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Extraction (Chris Hemsworth) - Review (Netflix)


Review by Rob Carnevale

IndieLondon Rating: 3 out of 5

THE creative forces behind many Marvel films reunite for Extraction, an action thriller that pays homage to some of the best entries in the genre, from Man on Fire to John Wick and The Raid.

But while delivering in the action stakes, the film comes up short emotionally, struggling to recapture the same balance that helped to make some of those other entries so successful and memorable.

The Marvel team behind the film are stunt-specialist-turned-director Sam Hargrave (who first rose to prominence on X-Men Origins: Wolverine and who has since worked on the likes of Atomic Blonde and its stunning one-shot action sequence), screenwriter Joe Russo (one half of the co-directing team behind Infinity War and Endgame) and leading man Chris Hemsworth (aka Thor).

But where their work on the MCU has contributed to some of the best entries in the superhero genre (under the stewardship of Kevin Feige), their work on Extraction feels a little more derivative, especially when it comes to storytelling.

Hence, the film finds Hemsworth playing mercenary Tyler Rake, who is deployed to Dhaka to retrieve a teenage school-boy named Ovi (Rudhraksh Jaiswal), the son of a Mumbai crime lord, who has been kidnapped by rival Bangladeshi mobster Amir Asif (Priyanshu Painyuli).

But while the extraction in question is pulled off fairly easily, Tyler soon finds himself being double-crossed and forced to go rogue in the best interests of keeping Ovi alive. His decision pushes him physically and emotionally, as Tyler seeks some form of personal redemption for the sins of his troubled past.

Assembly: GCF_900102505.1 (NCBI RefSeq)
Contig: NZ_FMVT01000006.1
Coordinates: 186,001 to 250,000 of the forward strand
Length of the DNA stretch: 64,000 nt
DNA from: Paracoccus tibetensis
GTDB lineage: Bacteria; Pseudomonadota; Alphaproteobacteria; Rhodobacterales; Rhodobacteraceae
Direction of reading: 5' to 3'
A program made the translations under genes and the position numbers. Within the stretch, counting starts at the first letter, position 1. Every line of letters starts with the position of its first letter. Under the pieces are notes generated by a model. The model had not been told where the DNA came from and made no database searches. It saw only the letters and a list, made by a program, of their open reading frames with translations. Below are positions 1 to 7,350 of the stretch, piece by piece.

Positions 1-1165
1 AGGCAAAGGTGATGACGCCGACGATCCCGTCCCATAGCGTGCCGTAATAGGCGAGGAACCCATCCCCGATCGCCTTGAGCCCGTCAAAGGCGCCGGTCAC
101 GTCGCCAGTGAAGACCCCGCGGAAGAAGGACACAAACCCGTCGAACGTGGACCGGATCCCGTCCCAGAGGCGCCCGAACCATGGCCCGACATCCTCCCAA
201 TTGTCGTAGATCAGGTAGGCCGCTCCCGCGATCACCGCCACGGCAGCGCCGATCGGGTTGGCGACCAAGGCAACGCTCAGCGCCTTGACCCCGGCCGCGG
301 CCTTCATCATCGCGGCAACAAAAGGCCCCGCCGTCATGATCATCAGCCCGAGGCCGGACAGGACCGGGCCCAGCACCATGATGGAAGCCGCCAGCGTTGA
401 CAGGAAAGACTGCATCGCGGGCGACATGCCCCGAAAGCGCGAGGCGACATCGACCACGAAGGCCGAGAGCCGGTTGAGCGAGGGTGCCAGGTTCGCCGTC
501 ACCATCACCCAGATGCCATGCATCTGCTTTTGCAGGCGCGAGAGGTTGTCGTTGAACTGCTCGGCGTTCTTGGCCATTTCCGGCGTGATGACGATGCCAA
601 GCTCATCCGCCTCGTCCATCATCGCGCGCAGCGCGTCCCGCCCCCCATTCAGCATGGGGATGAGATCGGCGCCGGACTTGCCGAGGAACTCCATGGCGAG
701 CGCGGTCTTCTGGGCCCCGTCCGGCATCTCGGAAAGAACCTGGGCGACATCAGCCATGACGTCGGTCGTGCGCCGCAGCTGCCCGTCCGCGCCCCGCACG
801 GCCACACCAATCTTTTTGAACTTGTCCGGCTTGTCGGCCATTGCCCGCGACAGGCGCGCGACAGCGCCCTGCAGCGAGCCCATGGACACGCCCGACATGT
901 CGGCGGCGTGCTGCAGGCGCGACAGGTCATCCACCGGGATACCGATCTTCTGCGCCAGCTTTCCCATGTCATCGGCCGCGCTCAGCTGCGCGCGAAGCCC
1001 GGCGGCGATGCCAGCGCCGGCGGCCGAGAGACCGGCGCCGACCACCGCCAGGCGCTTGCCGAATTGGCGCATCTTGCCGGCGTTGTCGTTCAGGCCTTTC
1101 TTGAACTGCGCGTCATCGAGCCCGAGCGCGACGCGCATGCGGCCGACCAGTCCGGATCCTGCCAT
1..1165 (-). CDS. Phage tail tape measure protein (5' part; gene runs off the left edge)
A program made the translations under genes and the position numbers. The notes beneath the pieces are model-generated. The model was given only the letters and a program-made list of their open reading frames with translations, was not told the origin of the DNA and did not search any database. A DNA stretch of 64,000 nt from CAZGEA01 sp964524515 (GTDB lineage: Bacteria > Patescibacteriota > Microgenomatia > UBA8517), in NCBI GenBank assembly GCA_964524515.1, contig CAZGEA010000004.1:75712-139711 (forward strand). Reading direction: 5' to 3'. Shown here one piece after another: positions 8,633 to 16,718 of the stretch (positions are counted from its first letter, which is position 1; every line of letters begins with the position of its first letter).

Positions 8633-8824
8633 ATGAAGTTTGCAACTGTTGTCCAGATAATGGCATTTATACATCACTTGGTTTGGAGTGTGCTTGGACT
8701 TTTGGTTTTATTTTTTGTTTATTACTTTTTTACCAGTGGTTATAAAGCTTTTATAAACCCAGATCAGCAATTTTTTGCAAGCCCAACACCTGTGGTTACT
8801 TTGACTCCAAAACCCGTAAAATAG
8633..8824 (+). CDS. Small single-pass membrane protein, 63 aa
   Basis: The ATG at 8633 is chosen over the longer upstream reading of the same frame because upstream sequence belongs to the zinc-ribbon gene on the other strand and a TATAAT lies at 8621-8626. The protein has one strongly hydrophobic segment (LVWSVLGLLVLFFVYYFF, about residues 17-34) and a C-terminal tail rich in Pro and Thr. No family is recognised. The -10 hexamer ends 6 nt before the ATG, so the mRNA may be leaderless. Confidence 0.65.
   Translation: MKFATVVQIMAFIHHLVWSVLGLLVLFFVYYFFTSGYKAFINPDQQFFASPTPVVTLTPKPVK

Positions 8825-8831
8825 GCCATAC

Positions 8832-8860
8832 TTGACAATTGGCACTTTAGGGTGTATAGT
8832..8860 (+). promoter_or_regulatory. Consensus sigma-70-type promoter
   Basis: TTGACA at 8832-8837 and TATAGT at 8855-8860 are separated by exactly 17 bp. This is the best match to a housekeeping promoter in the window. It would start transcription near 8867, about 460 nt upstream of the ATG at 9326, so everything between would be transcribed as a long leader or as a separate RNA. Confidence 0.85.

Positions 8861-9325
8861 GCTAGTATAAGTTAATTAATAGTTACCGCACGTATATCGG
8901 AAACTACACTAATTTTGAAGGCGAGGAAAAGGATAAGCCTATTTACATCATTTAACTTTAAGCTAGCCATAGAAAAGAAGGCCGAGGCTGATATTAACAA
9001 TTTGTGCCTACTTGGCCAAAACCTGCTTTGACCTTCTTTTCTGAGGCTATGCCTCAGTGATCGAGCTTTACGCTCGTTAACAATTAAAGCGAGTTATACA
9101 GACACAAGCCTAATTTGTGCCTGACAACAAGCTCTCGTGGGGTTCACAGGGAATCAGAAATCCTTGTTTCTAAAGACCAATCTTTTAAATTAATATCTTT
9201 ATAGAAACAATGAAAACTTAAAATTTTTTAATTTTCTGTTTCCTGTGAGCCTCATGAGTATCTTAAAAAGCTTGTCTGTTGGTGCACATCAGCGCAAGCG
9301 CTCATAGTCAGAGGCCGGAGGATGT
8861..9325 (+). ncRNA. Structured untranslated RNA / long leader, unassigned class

To best appreciate Extraction‘s successes and failures, it’s worthwhile considering where it takes a lot of its inspiration from. Hemsworth’s Tyler, for instance, is a hero in the John Creasy/Denzel Washington mode (from Man on Fire), a ruthlessly efficient killer harbouring personal demons. Where Creasy sought revenge for losing the young girl he had been hired to protect, Rake seeks atonement for both his own son and Ovi. Both kids are the product of morally compromised parents.

On the action side, meanwhile, the film draws comparisons with the breathless, genre-defining style of both John Wick and The Raid, in the way that it combines breath-taking hand-to-hand combat sequences (a la Wick )with gravity-defying, ‘how did they do that without getting hurt’ set pieces (a la The Raid).

But that’s not to say the film isn’t without its own merits. A 12-minute, one-shot chase sequence, involving cars and running gun-fights, is genuinely stunning (with principal adversary Randeep Hooda making a really big impression alongside Hemsworth), while a sequence involving Hemsworth and some gun and machete wielding street kids is similarly audacious and original.

Hemsworth acquits himself well in the lead role, doing mean and moody well despite having to supress the Thor charisma. While his relationship with young Jaiswal is nicely played whenever the action stops long enough to allow the two of them to form some kind of dynamic.

The main problem is that Hargrave struggles to find the right balance between the emotional and the physical, thereby compromising the film’s ability to leave a genuinely lasting impression. The ending, in particular, is bungled. It feels as contrived as it does – eventually – a cop out.

Similarly, a mid-film sequence involving an ally from Rake’s past fails to conceal the surprises that would have made the actor’s contribution more worthwhile – the predictability feeling a little jarring.

It’s in the action stakes that Extraction really delivers and where its true passion lies. If nothing else, the film succeeds on a purely visceral level. Taken in the right mood, and without too much in the way of expectation, this is a muscular, occasionally jaw-dropping thriller that batters you into submission.

Certificate: 15
Running time: 116mins
UK Release Date: Available to stream now on Netflix